Personal Media Corporation announced on May 19 that it would begin direct marketing from May 20 of an upgrade of its popular Disk Shredder software application, which is used for erasing the contents of personal computer hard disk drives (HDDs) prior to disposal or sale to resellers. Called "Disk Shredder 2," the new, easy-to-use software package can erase the contents of high-capacity HDDs with a storage capacity of 137 gigabytes or more. As with the previous version, Disk Shredder 2 comes in three version that vary in accordance with how they overwrite the contents of HDDs. These versions are as follows:
|Disk Shredder Lite (10,500 yen, consumption tax included)|
|Disk Shredder 2 Standard (31.500 yen, consumption tax included)|
|This version has six erasure methods--overwriting with random numbers one to five times, plus the U.S. government's NSA method.|
|Disk Shredder Super (63,000 yen, consumption tax included)|
|This version has all the methods of the standard version, plus overwriting with random numbers up to nine times, in addition to the U.S. Department of Defense, Army, Navy, Air Force, and Guttman recommended methods.|
Disk Shredder 2 is intended for use with IDE, EIDE, and ATA type HDDs installed in IBM-PC/AT-compatible personal computers, which are called DOS/V personal computers in Japan. In addition to Intel Corporation's Pentium processors, it can also run on the same firm's 386 and 486 processors, and it requires only four megabytes of memory to operate. Personal Media said the erasure speed is approximately 1.5 megabytes per second to 10 megabytes per second, depending on the erasure method selected, and there are no limits on the number of times or number of personal computers the software can be used on.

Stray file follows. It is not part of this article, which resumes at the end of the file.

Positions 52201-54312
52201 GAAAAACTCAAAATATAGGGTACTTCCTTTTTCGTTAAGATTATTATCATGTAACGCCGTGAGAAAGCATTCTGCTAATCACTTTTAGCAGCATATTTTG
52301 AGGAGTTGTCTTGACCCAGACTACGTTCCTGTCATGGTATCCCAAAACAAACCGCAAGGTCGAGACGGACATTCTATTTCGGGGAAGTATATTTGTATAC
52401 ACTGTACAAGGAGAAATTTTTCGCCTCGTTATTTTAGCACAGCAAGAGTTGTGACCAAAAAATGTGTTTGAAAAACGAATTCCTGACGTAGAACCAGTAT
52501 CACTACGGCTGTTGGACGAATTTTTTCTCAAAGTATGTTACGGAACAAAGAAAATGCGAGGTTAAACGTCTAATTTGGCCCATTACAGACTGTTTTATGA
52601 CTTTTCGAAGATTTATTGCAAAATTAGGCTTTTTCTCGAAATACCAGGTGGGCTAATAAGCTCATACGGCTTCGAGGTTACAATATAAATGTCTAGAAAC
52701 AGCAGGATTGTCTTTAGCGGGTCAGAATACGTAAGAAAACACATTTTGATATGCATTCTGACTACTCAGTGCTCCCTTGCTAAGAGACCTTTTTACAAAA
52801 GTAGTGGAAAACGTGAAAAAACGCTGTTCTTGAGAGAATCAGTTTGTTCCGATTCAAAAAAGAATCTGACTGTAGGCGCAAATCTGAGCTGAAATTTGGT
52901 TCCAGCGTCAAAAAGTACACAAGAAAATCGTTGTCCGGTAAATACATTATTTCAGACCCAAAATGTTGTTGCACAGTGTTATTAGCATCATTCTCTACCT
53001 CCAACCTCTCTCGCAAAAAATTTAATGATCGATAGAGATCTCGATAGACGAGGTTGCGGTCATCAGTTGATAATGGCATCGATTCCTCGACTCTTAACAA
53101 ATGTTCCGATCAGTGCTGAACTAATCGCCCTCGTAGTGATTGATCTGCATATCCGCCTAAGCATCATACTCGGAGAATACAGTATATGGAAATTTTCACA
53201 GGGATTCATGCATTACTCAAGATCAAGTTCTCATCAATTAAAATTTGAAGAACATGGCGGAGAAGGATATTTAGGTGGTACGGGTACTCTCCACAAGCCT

The T-Engine Forum participated in the Embedded Technology Conference & Exhibition Korea 2005 (ETC Korea 2005), which was held in Pacific Hall of the Coex complex in the southern part of Seoul, Korea, from May 18 through May 21. The T-Engine Forum said that it exhibited a full array of T-Engine-based hardware and software products, including various T-Engine boards, a wide variety of middleware, and the unique Ubiquitous Communicator that is being used as the key interface device in ubiquitous computing networks that are currently being created at various locations in Japan. Unlike countries in North America and Europe, where the latest developments in the T-Engine project are hardly ever reported even in the technical news media, various educational institutions in Korea are offering training courses to teach Korean programmers and embedded system engineers how to program on top of T-Engine and use it as a platform for developing new types of embedded applications. It is these people in particular that the T-Engine Forum's exhibit at ETC Korea 2005 was aimed at.